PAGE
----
- Vgroup: Only vertices which belong to the active vertex group are painted. Very useful for clearing up and refining vertex groups without messing other groups up.
- X-mirror: Use the X-mirror option for mirrored painting on groups that have symmetrical names, like with extension
_L. If a group has no mirrored counterpart, it will paint symmetrical on the active group itself. You can read more about the naming convention in Editing Armatures: Naming conventions. The convention for armatures/bones apply here as well.
- Wire: Show additionally the wireframe of the objects. Since it shows the subsurfaced wire it’s quite useless. It’s better to use the Select mode (see below).
- Clear: Removes all vertices from the active group.
If you have a complex mesh it is nearly impossible to reach all vertices in Weight Paint mode. And it is quite difficult to tell where the vertices are exactly. But there’s a very good and easy solution: the Select mode.
Mode: Weight Paint mode
Select mode has many advantages over the normal Weight Paint mode:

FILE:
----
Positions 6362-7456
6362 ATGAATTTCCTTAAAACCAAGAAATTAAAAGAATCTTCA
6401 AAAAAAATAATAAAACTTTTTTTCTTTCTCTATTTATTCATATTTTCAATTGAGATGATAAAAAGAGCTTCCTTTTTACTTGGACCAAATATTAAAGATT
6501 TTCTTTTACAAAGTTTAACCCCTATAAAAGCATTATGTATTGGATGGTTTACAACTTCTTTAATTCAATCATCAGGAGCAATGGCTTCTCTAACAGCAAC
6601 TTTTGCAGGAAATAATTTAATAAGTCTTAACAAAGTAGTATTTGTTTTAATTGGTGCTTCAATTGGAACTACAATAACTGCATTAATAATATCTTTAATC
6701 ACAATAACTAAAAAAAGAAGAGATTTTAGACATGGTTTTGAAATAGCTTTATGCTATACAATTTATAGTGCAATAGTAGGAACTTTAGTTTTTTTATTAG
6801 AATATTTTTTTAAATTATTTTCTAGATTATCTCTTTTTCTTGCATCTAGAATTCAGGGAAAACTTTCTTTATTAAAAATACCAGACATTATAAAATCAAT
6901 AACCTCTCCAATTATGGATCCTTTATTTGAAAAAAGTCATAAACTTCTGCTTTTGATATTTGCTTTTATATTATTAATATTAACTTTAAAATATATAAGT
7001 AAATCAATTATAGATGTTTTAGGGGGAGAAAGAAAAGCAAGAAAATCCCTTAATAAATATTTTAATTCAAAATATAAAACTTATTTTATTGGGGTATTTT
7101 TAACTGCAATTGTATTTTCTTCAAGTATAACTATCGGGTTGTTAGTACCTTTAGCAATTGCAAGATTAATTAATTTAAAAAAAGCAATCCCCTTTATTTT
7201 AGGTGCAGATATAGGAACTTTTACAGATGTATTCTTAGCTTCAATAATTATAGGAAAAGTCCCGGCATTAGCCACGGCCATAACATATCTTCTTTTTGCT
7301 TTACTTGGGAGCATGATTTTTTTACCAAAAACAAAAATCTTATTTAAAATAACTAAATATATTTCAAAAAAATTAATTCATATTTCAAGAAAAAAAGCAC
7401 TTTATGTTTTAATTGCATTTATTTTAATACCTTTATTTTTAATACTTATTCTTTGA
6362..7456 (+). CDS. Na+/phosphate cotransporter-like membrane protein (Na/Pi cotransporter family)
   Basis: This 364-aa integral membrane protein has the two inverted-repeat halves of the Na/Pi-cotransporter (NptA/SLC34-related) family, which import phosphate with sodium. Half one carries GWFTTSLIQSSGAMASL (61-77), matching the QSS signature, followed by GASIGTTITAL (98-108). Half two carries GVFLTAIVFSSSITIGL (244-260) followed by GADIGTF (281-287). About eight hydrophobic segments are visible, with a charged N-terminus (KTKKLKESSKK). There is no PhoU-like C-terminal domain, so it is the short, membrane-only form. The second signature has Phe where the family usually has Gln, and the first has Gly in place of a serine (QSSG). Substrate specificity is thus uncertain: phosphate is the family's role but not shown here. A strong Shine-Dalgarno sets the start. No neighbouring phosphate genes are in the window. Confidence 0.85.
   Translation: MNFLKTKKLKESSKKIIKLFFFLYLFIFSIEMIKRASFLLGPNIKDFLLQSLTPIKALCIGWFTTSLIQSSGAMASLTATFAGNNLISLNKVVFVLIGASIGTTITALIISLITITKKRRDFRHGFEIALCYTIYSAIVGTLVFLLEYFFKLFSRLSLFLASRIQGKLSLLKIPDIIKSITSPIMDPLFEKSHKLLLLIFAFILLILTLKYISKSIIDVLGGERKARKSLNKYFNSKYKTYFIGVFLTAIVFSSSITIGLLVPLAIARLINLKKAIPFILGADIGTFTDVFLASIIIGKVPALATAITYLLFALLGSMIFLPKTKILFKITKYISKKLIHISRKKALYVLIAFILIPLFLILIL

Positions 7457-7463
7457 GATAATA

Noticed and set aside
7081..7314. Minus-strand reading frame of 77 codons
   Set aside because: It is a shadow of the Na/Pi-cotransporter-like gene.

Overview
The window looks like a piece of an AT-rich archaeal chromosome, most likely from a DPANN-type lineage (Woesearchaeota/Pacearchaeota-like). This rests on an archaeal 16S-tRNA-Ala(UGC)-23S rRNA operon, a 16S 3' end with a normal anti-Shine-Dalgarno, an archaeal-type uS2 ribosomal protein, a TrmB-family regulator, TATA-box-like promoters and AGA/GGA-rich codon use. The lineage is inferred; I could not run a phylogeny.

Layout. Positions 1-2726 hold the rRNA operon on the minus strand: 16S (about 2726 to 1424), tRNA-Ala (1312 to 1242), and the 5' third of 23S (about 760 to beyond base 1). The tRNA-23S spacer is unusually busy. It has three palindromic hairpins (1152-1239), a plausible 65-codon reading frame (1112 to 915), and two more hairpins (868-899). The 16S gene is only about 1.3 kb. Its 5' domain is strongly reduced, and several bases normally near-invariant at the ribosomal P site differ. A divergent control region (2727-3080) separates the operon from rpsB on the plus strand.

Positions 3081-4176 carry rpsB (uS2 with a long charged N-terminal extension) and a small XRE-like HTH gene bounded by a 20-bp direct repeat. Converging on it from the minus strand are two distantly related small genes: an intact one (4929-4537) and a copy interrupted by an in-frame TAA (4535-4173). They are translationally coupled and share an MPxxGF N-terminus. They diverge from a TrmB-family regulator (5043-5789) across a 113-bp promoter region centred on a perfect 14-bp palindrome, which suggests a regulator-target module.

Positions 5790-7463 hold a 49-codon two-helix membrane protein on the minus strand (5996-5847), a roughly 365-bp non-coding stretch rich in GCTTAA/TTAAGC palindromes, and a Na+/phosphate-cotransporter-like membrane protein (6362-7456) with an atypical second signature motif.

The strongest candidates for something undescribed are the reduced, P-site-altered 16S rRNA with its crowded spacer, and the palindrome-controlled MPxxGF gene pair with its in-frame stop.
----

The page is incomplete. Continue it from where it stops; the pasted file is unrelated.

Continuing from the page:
- The original mesh is drawn, even when subsurface is active. You can see the vertices you have to paint over.
- You can select faces, only the vertices of selected faces are painted on.
- Selecting tools include:
- You may hide selected faces with H and show them again with AltH (Image 6).
- To constraint the paint area further you may use the Clipping Border. Press AltB and LMB -drag a rectangular area. The rest of the 3D window is hidden. To show everything again, just hit another time AltB.
- If you want to know which groups a vertex belongs use ⇧ ShiftLMB . You can change between the groups in the appearing pop-up menu (Image 7).
- N in the 3D window opens a Weight Paint Properties panel instead of the Transform Properties panel (Image 8).
Scripts in Paint Menu
- Weight Gradient